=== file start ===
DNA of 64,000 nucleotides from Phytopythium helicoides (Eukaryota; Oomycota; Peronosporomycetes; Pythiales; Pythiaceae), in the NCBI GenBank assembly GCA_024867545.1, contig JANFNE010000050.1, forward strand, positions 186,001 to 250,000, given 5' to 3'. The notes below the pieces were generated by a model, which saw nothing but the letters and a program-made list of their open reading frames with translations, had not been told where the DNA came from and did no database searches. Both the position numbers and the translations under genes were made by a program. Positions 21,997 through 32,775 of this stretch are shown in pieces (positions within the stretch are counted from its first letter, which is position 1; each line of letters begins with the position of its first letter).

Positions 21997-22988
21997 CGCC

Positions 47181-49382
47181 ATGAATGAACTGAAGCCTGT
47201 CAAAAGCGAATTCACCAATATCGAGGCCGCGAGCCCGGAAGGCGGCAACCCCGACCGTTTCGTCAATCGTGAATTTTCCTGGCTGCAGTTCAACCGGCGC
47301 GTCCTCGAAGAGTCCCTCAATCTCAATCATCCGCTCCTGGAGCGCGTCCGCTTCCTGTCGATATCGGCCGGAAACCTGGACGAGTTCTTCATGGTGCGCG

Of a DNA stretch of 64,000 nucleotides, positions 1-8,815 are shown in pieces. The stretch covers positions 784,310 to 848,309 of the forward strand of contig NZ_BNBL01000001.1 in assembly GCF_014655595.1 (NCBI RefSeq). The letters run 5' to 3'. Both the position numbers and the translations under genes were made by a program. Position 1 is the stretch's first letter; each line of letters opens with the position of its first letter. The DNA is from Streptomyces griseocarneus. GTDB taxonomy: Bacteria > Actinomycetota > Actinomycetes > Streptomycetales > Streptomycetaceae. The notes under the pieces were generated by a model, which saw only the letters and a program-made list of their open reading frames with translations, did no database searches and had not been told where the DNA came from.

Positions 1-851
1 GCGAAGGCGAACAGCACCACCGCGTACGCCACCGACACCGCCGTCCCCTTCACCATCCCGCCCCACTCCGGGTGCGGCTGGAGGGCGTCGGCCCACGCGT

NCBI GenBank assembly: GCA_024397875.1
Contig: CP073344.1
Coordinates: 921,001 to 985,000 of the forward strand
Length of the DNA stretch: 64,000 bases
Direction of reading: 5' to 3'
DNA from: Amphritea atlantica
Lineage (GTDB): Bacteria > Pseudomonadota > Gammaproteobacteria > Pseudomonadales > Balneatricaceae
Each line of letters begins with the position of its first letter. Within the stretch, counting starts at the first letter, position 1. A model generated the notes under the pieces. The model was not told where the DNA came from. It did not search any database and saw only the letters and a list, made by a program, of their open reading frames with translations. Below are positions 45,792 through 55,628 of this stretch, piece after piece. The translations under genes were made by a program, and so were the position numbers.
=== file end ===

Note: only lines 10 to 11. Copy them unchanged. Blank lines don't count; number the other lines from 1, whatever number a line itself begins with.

1 GCGAAGGCGAACAGCACCACCGCGTACGCCACCGACACCGCCGTCCCCTTCACCATCCCGCCCCACTCCGGGTGCGGCTGGAGGGCGTCGGCCCACGCGT

NCBI GenBank assembly: GCA_024397875.1